Adult Age Differences in Bottom-Up and Top-Down Influences on Auditory Laterality in Dichotic Listening.

Research Area: Research Year: 2010
Type of Publication: Poster presentation Keywords: Primary ATTENTION Development and aging Secondary ATTENTION Auditory
Authors: Passow, Susanne; Westerhausen, Rene; Wartenburger, I.; Hugdahl, Kenneth; Heekeren, H.R.; Lindenberger, U.; Li, S.-C.
ISSN 1096-8857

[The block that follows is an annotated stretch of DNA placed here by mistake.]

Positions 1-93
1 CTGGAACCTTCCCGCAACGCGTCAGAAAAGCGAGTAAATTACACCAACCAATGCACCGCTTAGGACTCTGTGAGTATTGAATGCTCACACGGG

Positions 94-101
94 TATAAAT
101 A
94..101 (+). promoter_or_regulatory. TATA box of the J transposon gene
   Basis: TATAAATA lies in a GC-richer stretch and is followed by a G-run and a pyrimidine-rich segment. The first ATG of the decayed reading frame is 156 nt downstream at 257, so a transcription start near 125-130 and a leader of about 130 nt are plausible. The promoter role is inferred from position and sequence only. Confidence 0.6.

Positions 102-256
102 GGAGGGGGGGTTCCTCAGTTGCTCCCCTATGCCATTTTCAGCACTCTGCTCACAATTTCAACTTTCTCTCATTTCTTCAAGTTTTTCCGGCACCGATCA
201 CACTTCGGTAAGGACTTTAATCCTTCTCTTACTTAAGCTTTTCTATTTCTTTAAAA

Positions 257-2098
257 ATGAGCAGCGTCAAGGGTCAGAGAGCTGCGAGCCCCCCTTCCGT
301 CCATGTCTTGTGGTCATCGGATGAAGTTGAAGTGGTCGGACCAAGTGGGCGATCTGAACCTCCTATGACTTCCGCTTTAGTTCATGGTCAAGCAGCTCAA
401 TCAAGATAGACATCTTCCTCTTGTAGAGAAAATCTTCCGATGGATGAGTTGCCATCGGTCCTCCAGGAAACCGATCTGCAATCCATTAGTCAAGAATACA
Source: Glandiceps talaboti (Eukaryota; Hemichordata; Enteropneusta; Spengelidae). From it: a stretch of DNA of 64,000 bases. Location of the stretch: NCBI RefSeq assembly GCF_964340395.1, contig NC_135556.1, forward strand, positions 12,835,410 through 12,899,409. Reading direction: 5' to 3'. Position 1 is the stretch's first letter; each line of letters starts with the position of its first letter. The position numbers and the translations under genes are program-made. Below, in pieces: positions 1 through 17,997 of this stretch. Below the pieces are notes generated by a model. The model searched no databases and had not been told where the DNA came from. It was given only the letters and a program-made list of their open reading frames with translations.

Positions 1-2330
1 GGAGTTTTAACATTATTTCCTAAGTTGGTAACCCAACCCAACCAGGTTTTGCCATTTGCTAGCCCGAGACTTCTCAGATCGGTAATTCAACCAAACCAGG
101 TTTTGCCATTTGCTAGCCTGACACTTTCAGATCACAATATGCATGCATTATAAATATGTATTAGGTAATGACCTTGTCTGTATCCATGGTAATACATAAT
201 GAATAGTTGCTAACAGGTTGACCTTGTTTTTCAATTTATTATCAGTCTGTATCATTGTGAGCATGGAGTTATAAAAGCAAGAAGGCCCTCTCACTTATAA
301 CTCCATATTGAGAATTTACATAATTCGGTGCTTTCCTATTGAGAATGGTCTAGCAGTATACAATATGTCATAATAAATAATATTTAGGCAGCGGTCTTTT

The right-ear advantage (REA), indicating superiority of the left hemisphere in speech processing, can be observed during verbal dichotic listening (e.g. Kimura, 1961). Recent studies with young adults focused on the interaction between bottom-up and top-down processes in affecting REA (e.g. Westerhausen et al., 2009). Initial evidence suggests that normal aging affects top-down attentional control of the REA. We investigated how normal aging alters (i) the interaction between bottom-up and top-down processes and (ii) lateralization of auditory processing. Twenty-four younger and 25 older adults were screened for their hearing acuity. Bottom-up stimulus characteristics were manipulated by gradually varying the inter-aural intensity differences. The degree of top-down modulation was manipulated by forcing attention to the right ear (FR), the left ear (FL), or none of the two ears (NF). The results of the behavioral study indicate: (i) bottom-up and top-down processes differ with age, as reflected in the significant four-way Attention x Ear x Intensity x Age interaction (epsilon=0.41, eta-squared=0.01); (ii) older adults’ performance for a given ear depends more on inter-aural intensity differences (Intensity x Ear: epsilon=0.28, eta-squared=0.95) than younger adults’ performance (Intensity x Ear: epsilon=0.23, eta-squared=0.71), indicating their reduced ability in exerting top-down control; (iii) relative to younger (RE>LE, Cohen’s d=0.95) the REA is weakened in older adults (RE>LE, n.s.). These behavioral results are in line with evidence on senescent decline in attentional control and on alterations in hemispheric asymmetry during speech processing (Bellis et al., 2000). The follow-up EEG experiment will investigate neurophysiological correlates of these age-related differences.
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